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Understanding oil and gas heating systems.

Recent advances in gas and oil central heating technology have resulted in highly efficient systems. But in conventional furnaces and boilers, efficiency losses can be substantial, and typically amount to 30 to 45 cents of every heating dollar. These losses result from leaky or uninsulated ducts, clogged registers and filters, and - most substantially - from using heated air to maintain chimney draft and combustion.

Conventional furnaces and boilers must sacrifice some efficiency in order to vent unwanted combustion products from the house (Figure 1). By allowing flue gases to retain high temperatures, the natural force of rising hot air creates chimney draft, which exhausts water vapor, carbon dioxide, and nitrogen: all products of combustion. At the same time, air from around the heating unit is drawn into the burner to maintain combustion. In most cases, this is heated air.

HEATING SYSTEM EFFICIENCY

Most likely, the efficiency of your present furnace or boiler can be improved. Have an efficiency inspection conducted on your system by a knowledgeable and reputable contractor. The following areas should be examined.

System Sizing

The correct match between a home and its heating equipment is like a balanced equation. A home's heating need is determined through heat loss calculations, which are based on local climatic conditions an thermal characteristics of the house (how much and what type of insulation, etc.). The results of heat loss equations are expressed in BTUs per hour, and refer to the rate at which heat must be supplied to a house during the coldest time of the year. Because furnaces and boilers are categorized according to their heat producing capacity in BTUS per hour, a close match between heat loss and heat production is possible (Figure 2). Competent heating technicians can calculate a home's heating need either by hand or with the assistance of a computer.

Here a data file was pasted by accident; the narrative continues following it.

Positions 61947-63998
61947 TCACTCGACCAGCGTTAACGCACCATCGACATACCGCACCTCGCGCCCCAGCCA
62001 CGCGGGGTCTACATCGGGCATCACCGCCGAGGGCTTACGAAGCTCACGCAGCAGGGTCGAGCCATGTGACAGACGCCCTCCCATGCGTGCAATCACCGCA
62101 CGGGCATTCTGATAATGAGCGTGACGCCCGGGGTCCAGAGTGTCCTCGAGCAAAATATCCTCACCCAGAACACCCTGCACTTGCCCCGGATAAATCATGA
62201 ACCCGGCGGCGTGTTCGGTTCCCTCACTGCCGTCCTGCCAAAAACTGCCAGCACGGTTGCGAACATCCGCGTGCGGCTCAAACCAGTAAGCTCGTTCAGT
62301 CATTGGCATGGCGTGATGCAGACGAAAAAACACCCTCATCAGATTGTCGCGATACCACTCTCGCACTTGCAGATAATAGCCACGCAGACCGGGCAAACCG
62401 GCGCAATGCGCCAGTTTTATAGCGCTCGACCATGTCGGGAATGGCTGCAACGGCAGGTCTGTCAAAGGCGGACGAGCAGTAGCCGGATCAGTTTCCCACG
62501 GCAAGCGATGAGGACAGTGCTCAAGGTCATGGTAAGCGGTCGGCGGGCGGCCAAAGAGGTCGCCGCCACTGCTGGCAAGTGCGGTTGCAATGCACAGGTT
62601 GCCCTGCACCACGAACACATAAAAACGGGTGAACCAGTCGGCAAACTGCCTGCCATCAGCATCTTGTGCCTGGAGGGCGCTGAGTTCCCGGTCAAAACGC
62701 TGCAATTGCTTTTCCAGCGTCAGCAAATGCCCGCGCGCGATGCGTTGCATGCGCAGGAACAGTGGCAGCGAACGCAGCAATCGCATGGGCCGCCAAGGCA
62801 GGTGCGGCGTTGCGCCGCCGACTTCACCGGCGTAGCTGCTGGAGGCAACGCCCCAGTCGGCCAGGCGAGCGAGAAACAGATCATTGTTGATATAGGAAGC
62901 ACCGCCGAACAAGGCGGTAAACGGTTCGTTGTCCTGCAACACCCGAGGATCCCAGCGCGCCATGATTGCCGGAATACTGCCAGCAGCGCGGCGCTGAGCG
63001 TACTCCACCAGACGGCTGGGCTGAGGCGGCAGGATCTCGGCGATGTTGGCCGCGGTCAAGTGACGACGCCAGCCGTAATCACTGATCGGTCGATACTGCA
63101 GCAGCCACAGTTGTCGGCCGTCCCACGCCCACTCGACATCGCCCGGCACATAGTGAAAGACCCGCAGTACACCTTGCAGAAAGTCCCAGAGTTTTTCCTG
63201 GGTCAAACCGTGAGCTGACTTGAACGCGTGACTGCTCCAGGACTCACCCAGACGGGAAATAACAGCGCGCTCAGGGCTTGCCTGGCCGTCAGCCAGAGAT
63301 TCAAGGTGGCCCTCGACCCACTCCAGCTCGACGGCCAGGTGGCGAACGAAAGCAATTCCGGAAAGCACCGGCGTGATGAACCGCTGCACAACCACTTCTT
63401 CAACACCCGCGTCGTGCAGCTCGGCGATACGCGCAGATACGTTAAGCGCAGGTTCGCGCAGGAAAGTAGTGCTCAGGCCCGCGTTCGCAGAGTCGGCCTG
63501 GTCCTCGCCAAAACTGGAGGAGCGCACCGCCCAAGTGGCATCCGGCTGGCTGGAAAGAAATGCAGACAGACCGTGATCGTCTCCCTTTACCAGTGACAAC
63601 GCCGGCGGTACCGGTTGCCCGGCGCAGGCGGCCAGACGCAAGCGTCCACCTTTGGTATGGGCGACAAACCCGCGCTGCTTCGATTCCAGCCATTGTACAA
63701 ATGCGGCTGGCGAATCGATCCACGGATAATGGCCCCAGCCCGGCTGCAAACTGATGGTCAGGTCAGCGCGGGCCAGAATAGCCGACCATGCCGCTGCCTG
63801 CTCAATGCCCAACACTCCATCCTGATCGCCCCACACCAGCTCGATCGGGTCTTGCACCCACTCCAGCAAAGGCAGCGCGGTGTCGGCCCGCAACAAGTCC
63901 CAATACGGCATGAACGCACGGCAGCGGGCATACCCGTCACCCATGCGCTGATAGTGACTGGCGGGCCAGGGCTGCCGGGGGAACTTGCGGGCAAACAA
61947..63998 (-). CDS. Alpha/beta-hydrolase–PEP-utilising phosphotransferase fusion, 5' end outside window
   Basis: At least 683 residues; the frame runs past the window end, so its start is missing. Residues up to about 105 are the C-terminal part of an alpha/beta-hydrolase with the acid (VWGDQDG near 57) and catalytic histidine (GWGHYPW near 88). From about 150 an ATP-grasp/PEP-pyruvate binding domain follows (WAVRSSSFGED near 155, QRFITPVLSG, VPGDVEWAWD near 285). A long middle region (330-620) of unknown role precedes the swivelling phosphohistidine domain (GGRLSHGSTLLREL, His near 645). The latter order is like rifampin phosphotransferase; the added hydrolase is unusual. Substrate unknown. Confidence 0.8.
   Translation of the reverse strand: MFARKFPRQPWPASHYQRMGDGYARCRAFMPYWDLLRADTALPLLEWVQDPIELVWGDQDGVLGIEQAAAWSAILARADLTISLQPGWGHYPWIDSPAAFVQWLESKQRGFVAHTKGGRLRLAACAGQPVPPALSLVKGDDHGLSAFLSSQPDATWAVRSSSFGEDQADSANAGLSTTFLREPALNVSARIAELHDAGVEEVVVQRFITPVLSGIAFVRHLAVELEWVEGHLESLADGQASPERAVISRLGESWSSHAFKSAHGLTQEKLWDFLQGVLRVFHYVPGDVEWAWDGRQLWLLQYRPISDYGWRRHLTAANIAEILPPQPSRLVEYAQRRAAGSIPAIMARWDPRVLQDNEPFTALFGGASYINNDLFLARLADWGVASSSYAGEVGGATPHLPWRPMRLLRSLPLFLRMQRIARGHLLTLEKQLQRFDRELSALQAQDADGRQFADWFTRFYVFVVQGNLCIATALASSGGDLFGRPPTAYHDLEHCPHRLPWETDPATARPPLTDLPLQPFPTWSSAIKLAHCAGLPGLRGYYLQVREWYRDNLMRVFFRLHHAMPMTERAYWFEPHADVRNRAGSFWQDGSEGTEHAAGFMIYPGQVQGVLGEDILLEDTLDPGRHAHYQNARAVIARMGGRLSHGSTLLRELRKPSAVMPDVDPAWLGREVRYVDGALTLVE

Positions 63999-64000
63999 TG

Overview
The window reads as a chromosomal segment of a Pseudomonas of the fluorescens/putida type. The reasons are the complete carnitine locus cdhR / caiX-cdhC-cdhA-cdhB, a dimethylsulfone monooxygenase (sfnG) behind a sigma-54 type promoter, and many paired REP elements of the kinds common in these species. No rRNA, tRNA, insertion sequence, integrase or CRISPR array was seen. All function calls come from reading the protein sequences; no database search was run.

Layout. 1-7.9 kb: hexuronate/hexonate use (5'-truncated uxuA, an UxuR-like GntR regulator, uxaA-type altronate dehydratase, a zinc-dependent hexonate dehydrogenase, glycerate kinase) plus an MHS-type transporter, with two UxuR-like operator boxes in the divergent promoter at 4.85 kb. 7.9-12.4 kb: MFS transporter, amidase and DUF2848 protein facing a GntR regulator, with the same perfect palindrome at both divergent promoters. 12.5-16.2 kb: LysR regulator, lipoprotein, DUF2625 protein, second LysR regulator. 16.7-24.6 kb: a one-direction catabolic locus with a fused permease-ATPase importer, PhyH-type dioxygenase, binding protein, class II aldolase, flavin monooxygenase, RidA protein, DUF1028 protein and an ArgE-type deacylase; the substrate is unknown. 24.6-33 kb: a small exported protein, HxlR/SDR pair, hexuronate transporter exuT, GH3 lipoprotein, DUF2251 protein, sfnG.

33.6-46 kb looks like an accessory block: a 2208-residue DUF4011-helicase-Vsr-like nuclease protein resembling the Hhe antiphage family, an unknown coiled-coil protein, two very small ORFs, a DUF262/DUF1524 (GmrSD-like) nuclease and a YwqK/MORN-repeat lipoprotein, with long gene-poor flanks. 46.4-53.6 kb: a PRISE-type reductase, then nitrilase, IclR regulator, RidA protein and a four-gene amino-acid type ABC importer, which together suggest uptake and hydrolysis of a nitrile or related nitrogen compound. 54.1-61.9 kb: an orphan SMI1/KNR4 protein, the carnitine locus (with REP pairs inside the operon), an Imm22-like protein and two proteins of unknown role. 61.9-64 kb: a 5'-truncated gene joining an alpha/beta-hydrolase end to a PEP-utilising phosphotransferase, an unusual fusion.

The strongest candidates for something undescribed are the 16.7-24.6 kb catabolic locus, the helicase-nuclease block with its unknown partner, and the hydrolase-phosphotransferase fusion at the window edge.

Many houses are heated by systems with much larger heating capabilities than are required to maintain a comfortable temperature. These systems are said to be oversized. The "size" of a furnace refers to how many Btus it can generate in an hour. What's wrong with oversizing? Two things: 1) It increases the operating cycle losses already mentioned, and 2) It results in high off-cycle losses. When the thermostat sends the proper signal to the burner, the combustion process stops - essentially turning the system off. Hence the term, "off-cycle." But even though the system is off, the heated combustion chamber continues to send hot gases up the chimney. As this chamber loses air to the chimney, it replaces it with air from around the furnace or boiler. This in turn causes enough negative pressure in the house to result in cold outside air being drawn in through cracks and holes around windows, doors, and other openings.

The problems of an oversized heating system can be partially corrected by derating. This refers to adjustments that reduce the rate at which fuel is burned. In an oil system, a smaller nozzle is installed in the burner. A gas system is derated by reducing the burner orifice size or by decreasing the pressure in the manifold, the pipe that distributes gas to the burners. Derating a gas system also involves installing a fixed flue damper to modify the flue opening.

Combustion Efficiency

The amount of heat extracted from fuel depends on the efficiency of the combustion process. A combustion efficiency test should be part of a heating system's annual tune-up. This diagnosis is performed by a heating system technician with special tools that analyze the composition of flue gas and measure its temperature, draft level, and smoke concentration. The efficiency of the combustion process is then calculated from these measurements. Standard tune-up procedures can usually result in a combustion efficiency rating of between 75 and 85 percent for oil and gas systems.